tender in the Philippines. However, the
parties may agree that the obligation or
transaction shall be settled in any other
currencyatthetimeofpayment.]
[Hydro Resources v. NIA: In the past,
foreign currency was not deemed as
legal tender even if such was stipulated,
except if there are foreign bodies
involved.]

Art. 1250. In case an extraordinary


inflation or deflation of the currency
stipulatedshouldsupervene,thevalueof
the currency at the time of the
establishment of the obligation shall be
the basis of payment, unless there is an
agreementtothecontrary.(n)

NOTE: Art. 1250 applies only to


contractualobligations.

[Filipino Pipe and Foundry Corporation


v. Nawasa & Almeda v Bathala
Marketing: Extraordinary inflation is
defined as the decrease of increase in
the purchasing power of Philippine
currency which is unusual or beyond
common fluctuation in the value of said
currencyand such increase ordecrease
could not have been reasonably
foreseen or manifestly beyond the
contemplation of the parties at the time
of the establishment of the obligation.
What is considered normal (universal
trend and worldwide occurrence) is not
anextraordinaryinflation/deflation.]

Art. 1251.Payment shallbe made in the


placedesignatedintheobligation.
Therebeingnoexpressstipulationandif
the undertaking is to deliver a
determinate thing, the payment shall be
madewhereverthethingmightbeatthe
momenttheobligationwasconstituted.
In any other case the place of payment
shallbethedomicileofthedebtor.
Ifthedebtorchangeshisdomicileinbad
faithorafterhehasincurredindelay,the
additional expenses shall be borne by
him.
Theseprovisionsarewithoutprejudiceto
venue under theRules ofCourt. (1171a)

Subsection 1: Application of Payments

Art. 1252. He who has various debts of


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the same kind in favor of one and the
samecreditor,maydeclareatthetimeof
making the payment, to which of them
the same must be applied. Unless the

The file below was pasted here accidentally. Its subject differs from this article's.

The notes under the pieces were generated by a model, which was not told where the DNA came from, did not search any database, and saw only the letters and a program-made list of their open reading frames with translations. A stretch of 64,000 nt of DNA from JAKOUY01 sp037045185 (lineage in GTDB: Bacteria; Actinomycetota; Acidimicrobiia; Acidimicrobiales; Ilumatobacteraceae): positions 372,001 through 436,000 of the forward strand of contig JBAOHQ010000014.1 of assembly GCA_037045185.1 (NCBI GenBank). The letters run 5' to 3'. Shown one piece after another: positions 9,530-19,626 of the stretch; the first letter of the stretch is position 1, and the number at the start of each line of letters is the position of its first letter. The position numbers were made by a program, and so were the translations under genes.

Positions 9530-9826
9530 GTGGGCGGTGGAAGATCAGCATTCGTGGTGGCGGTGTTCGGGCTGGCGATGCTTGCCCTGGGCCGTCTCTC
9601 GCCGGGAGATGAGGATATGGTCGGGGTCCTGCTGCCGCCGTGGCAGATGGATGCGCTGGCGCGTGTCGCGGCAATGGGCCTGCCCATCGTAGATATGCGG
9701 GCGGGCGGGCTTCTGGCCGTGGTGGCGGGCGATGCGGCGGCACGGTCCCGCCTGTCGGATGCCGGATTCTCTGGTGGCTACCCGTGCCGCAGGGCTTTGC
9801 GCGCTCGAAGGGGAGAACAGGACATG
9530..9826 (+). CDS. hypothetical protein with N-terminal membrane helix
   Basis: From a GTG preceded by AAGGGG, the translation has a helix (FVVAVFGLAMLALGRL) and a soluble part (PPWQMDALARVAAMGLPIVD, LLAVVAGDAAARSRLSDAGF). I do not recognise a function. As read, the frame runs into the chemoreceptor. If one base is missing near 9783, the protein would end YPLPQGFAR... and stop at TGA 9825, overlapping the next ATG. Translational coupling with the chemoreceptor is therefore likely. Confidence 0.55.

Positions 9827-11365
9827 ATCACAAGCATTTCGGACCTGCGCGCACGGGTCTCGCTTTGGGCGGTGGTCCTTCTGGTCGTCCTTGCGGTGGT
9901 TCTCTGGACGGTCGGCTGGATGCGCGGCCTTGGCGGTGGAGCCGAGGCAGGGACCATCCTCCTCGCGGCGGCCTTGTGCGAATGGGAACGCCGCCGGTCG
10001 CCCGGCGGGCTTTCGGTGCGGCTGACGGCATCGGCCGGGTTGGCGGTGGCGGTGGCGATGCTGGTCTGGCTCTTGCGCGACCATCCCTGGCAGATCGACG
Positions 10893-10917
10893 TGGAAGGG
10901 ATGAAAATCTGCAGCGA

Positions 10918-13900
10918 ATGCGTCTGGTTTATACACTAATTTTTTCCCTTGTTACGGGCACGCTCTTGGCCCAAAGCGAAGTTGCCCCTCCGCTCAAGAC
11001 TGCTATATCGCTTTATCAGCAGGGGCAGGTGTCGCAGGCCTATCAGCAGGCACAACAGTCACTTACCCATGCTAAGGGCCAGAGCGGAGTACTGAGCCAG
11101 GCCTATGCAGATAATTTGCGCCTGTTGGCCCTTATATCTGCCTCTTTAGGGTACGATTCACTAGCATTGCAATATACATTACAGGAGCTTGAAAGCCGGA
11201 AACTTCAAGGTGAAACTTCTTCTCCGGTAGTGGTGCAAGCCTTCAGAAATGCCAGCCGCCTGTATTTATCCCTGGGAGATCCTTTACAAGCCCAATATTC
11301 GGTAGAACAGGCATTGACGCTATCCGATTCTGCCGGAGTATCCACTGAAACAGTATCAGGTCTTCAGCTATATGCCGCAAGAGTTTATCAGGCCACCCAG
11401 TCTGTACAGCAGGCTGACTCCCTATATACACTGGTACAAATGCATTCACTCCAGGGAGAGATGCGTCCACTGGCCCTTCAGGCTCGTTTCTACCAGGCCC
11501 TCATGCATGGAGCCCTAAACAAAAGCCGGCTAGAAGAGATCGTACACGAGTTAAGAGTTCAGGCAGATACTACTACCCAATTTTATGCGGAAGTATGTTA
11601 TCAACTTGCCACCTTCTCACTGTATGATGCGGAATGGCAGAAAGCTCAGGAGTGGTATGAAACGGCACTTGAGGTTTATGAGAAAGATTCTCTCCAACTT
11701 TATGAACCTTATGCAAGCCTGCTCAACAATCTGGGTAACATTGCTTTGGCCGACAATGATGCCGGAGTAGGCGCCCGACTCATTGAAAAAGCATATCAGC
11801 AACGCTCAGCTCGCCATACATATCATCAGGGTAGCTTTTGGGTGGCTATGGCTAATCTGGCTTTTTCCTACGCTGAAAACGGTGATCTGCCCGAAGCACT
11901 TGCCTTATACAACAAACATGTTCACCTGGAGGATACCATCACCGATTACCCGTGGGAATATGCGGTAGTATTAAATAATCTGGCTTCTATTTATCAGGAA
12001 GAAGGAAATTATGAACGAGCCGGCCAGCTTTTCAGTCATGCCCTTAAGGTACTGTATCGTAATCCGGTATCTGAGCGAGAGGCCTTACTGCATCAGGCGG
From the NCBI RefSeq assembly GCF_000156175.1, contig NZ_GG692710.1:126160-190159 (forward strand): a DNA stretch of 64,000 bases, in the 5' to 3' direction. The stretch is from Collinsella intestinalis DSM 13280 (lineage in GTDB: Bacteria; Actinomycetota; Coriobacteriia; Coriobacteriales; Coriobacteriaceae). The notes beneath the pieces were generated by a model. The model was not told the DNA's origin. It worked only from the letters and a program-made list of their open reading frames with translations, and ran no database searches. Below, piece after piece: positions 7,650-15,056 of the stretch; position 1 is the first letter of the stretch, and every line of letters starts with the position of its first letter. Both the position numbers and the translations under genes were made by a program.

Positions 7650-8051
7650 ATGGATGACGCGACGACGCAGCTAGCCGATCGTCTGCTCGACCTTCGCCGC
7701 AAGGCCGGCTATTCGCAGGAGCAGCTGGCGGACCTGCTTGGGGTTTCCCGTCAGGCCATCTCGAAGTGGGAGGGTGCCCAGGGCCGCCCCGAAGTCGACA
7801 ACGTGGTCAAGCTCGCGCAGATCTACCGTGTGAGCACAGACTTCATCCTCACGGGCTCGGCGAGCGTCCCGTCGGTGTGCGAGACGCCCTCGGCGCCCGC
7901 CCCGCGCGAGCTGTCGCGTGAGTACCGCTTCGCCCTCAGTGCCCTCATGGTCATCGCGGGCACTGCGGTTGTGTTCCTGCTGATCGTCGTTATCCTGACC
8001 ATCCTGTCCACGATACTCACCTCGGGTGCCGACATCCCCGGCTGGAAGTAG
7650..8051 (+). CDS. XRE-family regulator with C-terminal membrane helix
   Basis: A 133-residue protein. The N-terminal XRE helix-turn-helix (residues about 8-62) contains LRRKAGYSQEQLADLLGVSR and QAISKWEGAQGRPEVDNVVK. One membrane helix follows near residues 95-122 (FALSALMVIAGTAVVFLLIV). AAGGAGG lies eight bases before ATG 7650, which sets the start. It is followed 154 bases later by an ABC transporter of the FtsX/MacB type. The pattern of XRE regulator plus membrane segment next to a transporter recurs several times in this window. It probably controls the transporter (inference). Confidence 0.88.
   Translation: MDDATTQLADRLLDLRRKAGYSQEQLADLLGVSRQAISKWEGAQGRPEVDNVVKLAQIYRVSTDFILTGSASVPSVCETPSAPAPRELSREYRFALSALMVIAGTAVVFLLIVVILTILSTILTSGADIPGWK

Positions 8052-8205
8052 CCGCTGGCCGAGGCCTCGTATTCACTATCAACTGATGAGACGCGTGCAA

parties so stipulate, or when the
application of payment is made by the
party for whose benefit the term has
beenconstituted,applicationshallnotbe
madeastodebtswhicharenotyetdue.
If the debtor accepts from the creditor a
receipt in which an application of the
payment is made, the former cannot
complain of the same, unless there is a
cause for invalidating the contract.
(1172a)

Art. 1253. If the debt produces interest,


payment of the principal shall not be
deemed to have been made until the
interestshavebeencovered.(1173)

Art. 1254. When the payment cannot be


applied in accordance with the
preceding rules, or if application cannot
be inferred from other circumstances,
the debt which is most onerous to the
debtor, among those due, shall be
deemedtohavebeensatisfied.
If the debts due are of the same nature
and burden, the payment shall be
applied to all of them proportionately.
(1174a)

Subsection 2: Payment by Cession

Art. 1255.Thedebtormaycedeorassign
his property to his creditors in payment
ofhisdebts.Thiscession,unlessthereis
stipulation to the contrary, shall only
release the debtorfrom responsibilityfor
the net proceeds of the thing assigned.
The agreements which, on the effect of
the cession, are made between the
debtor and his creditors shall be
governedbyspeciallaws.(1175a)

Cession/Assignment in favor of
creditorstheprocessbywhich
debtor transferall the properties
not subject to execution infavor
ofcreditorsisthatthelattermay
sell them and thus, apply the
proceeds to their credits;
extinguish up to amount of net
proceeds (unless with contrary
stipulation)
Kinds:
1. Legal governed by the
insolvencylaw
2. Voluntary agreement of
creditors
Requisites for voluntary
assignment:
a. Morethan1debt
b. Morethan1creditor
c. Complete or partial
insolvencyofdebtor
d. Abandonmentofalldebtors
property not exempt from
execution
e. Acceptance or consent on
thepartofthecreditors
Effects:
a. Creditors do not become
the owner; they are merely
assignees with authority to
sell
b. Debtor is released up to the
amount of the netproceeds
ofthesale,unlessthereisa
stipulationtothecontrary
c. Creditors will collect credits
in the order of preference
agreedupon,orindefaultof
agreement, in the order
ordinarily established by
law
Ifdebtorisonlyinsolventinfact,
creditors may not accept
payment by cession from him.
His remedy is to have himself
declared as insolvent according
to our insolvency law, and after
that he may enforce cession
already.
If he also was able to get a
certificate of discharge, his debt
maybetotallyextinguished.

Subsection 3: Tender of Payment and


Consignation

Art. 1256. If the creditor to whom tender


of payment has been made refuses
withoutjustcausetoacceptit,thedebtor
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shall be released from responsibility by
theconsignationofthethingorsumdue.
Consignation alone shall produce the
sameeffectinthefollowingcases:
(1) When the creditor is absent or
unknown, or does not appear at the
placeofpayment;
(2) When he is incapacitated to receive
thepaymentatthetimeitisdue;
(3) When,withoutjustcause,herefuses
togiveareceipt;
(4) When two or more persons claim
thesamerighttocollect;
(5) When the title of the obligation has
beenlost.(1176a)

[Roman Catholic Archbishop of


Malolos v IAC: Tender of payment
involvesapositiveandunconditionalact
by the obligor of offering legal tender